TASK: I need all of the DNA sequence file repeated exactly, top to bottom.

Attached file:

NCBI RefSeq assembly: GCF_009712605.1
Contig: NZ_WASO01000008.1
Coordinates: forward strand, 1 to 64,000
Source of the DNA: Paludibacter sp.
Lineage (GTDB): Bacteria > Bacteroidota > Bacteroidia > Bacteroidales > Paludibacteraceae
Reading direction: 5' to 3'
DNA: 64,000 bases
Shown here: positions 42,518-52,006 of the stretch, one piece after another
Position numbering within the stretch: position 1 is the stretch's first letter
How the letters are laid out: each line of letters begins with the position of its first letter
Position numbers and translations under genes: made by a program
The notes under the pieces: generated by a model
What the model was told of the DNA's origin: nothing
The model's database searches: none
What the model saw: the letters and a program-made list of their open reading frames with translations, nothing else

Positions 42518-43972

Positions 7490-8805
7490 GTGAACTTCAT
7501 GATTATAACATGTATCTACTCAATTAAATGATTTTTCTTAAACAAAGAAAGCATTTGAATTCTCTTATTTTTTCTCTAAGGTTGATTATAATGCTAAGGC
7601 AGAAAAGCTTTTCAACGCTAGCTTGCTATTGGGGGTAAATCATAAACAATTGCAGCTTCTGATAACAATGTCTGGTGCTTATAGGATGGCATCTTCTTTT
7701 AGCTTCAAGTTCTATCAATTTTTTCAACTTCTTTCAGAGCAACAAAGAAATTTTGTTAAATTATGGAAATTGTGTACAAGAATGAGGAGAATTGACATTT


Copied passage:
NCBI RefSeq assembly: GCF_009712605.1
Contig: NZ_WASO01000008.1
Coordinates: forward strand, 1 to 64,000
Source of the DNA: Paludibacter sp.
Lineage (GTDB): Bacteria > Bacteroidota > Bacteroidia > Bacteroidales > Paludibacteraceae
Reading direction: 5' to 3'
DNA: 64,000 bases
Shown here: positions 42,518-52,006 of the stretch, one piece after another
Position numbering within the stretch: position 1 is the stretch's first letter
How the letters are laid out: each line of letters begins with the position of its first letter
Position numbers and translations under genes: made by a program
The notes under the pieces: generated by a model
What the model was told of the DNA's origin: nothing
The model's database searches: none
What the model saw: the letters and a program-made list of their open reading frames with translations, nothing else

Positions 42518-43972

Positions 7490-8805
7490 GTGAACTTCAT
7501 GATTATAACATGTATCTACTCAATTAAATGATTTTTCTTAAACAAAGAAAGCATTTGAATTCTCTTATTTTTTCTCTAAGGTTGATTATAATGCTAAGGC
7601 AGAAAAGCTTTTCAACGCTAGCTTGCTATTGGGGGTAAATCATAAACAATTGCAGCTTCTGATAACAATGTCTGGTGCTTATAGGATGGCATCTTCTTTT
7701 AGCTTCAAGTTCTATCAATTTTTTCAACTTCTTTCAGAGCAACAAAGAAATTTTGTTAAATTATGGAAATTGTGTACAAGAATGAGGAGAATTGACATTT